Password best practices

Passwords are one of the simplest methods to compromise an individual’s digital security. Numerous websites need a minimum of eight characters, including one capital, one lowercase, one numeric, and at least one special character. Using this technique, a password would appear as ‘Pas$w0rd’. This is based on 2011 NIST recommendations.

Regrettably, a sizable number of websites have chosen not to change their password rules to the more recent NIST recommendations. Passwords are often cracked using brute force, guessing (social engineering), malware (keylogging), or a pre-existing list of known usernames and passwords (obtained in previous data breaches and published online).

There are 6.63 quadrillion unique eight-character passwords, and during the 2012 Passwords^12 conference, Jeremi Gosney showed a computer that could crack all 6.63 quadrillion passwords in 5.5 hours. This translates to about 350 billion guesses every second. Since 2012, password cracking has made considerable progress.

Password security may be breached at any time. Always. It just depends on the time and effort required. For instance, the login and password for the majority of people’s routers remain admin/password. It would take about four seconds to enter with no effort.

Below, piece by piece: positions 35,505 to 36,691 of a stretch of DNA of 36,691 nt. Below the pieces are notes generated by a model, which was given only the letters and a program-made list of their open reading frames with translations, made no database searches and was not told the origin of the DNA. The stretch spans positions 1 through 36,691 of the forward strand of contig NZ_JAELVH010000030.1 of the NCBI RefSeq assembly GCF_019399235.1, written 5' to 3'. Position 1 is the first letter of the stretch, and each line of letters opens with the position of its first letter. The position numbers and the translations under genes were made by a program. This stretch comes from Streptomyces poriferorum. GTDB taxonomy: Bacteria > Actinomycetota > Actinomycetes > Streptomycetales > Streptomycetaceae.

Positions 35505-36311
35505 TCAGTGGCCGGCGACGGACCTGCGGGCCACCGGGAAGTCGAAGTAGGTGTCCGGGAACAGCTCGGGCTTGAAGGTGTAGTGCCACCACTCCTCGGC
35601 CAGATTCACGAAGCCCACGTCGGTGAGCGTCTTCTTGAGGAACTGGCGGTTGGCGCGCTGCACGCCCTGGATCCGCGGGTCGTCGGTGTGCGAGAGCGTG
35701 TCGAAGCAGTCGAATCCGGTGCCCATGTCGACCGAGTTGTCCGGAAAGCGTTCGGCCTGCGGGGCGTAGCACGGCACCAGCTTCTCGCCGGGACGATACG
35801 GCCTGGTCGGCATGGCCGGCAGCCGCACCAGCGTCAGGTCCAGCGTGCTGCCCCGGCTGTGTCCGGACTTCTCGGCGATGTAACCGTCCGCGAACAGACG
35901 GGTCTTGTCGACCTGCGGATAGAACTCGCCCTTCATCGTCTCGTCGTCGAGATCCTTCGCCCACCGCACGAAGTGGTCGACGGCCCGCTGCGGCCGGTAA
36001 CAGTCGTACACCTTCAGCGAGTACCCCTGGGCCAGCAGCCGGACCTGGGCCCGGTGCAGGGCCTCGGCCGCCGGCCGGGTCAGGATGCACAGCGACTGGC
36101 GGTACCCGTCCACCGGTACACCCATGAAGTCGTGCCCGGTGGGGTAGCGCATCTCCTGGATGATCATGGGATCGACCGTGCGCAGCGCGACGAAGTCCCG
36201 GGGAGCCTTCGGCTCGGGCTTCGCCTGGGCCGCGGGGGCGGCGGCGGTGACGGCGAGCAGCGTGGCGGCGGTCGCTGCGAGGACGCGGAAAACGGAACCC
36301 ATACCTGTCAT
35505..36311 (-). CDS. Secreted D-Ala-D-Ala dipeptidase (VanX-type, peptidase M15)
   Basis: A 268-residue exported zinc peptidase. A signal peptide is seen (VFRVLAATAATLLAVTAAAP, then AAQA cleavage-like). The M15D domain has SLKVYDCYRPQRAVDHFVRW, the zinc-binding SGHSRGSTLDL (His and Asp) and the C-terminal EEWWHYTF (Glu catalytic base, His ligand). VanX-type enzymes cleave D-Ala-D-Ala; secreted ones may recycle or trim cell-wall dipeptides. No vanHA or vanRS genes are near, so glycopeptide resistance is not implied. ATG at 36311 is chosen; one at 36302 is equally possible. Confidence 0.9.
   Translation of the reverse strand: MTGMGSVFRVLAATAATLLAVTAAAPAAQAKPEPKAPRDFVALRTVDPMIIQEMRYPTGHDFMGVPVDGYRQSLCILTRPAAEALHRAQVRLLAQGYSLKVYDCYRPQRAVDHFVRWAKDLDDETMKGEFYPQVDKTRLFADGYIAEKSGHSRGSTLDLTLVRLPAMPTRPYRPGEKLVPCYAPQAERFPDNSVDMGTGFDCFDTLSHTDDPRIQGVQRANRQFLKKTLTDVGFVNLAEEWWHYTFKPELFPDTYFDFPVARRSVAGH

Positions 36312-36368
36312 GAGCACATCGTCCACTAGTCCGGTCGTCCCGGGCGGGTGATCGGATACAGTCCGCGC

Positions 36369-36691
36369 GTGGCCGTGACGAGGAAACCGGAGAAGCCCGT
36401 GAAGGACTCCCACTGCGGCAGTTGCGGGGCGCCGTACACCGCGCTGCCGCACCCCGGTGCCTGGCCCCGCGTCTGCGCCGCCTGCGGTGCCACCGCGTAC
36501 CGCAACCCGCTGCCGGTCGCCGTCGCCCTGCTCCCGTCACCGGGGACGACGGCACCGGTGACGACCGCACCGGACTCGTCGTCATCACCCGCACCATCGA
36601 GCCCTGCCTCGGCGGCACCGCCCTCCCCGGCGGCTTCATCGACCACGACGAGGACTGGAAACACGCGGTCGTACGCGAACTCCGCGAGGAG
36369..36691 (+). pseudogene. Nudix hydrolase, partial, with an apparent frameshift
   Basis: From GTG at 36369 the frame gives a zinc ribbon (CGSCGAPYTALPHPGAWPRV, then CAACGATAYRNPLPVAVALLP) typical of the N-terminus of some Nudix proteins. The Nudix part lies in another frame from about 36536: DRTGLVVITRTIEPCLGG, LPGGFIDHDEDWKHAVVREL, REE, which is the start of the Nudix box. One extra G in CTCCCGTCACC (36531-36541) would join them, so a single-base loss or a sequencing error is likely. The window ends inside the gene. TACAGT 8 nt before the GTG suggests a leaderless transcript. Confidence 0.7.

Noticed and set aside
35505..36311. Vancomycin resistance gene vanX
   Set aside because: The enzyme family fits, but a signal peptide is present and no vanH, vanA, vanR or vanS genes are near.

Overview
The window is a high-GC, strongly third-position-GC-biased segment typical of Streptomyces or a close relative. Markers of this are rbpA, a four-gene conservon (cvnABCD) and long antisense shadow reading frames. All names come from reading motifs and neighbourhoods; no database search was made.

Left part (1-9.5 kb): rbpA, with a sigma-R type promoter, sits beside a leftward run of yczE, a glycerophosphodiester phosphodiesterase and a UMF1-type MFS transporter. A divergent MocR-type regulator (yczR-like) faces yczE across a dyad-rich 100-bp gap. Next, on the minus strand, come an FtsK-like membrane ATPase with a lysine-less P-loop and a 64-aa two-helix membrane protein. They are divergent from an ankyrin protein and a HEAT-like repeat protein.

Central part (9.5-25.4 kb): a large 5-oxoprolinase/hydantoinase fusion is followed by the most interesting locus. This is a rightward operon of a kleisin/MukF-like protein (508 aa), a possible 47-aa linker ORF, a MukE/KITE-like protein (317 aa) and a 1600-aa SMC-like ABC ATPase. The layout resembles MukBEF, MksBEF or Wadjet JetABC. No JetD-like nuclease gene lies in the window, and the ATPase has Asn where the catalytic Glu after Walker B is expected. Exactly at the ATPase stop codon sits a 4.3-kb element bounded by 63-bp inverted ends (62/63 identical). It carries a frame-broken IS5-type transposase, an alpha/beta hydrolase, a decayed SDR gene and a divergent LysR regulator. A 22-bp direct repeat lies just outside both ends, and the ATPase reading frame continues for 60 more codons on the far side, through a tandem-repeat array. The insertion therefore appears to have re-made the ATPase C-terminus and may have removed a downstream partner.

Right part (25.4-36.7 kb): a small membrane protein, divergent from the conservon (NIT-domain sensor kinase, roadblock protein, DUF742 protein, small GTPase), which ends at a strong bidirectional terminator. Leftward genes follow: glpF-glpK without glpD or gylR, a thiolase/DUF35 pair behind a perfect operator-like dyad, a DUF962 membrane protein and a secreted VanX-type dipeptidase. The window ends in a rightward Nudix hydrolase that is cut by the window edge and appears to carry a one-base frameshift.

Password strength is measured in terms of entropy, which is dependent on both the character set used (uppercase, lowercase, digits, and symbols) and the length of the password. Password entropy quantifies the difficulty of cracking a password using guesses, brute force techniques, dictionary attacks, or other ways.

If a password contains digits (0–9), uppercase (A–Z), lowercase (a–z), and special characters (!)£, etc., there are 95 potential combinations. If the password is two characters long, there are 9,025 potential combinations; if the password is three characters long, there are 857,375 possible combinations (and so on, with the equation written as 95^n (where n is the length of the password).

As a species, people make poor password selections. Even if a user selects a “random” password, we all have a preference for particular letters and numbers. This is referred to as “letter frequency,” and it is readily apparent in the word game “Scrabble.” There are more E’s (12) than Q’s (1). Nobody wants to have the Q or the Z. Additionally, humans are notoriously poor at memorizing arbitrary sequences of letters and numbers, so we either write them down (which is a terrible idea for a password) or simplify them.

“Pas$w0rd” is an insecure password since it is easily guessable.

“0ZhY3S6Q” is a less guessable password, but it has the same entropy and is difficult to remember.

Both sample passwords have the same amount of entropy, yet guessing either password would take less than six hours using Gosney’s computer. As a result, none of these passwords are safe.

Password protection

Since you cannot alter the list of allowed characters, you may protect your password by increasing the number of characters in it. This is when the 95^n comes into play, which represents 95 multiplied by the number of characters in your password. The entropy of an (8) eight-character password is calculated as follows: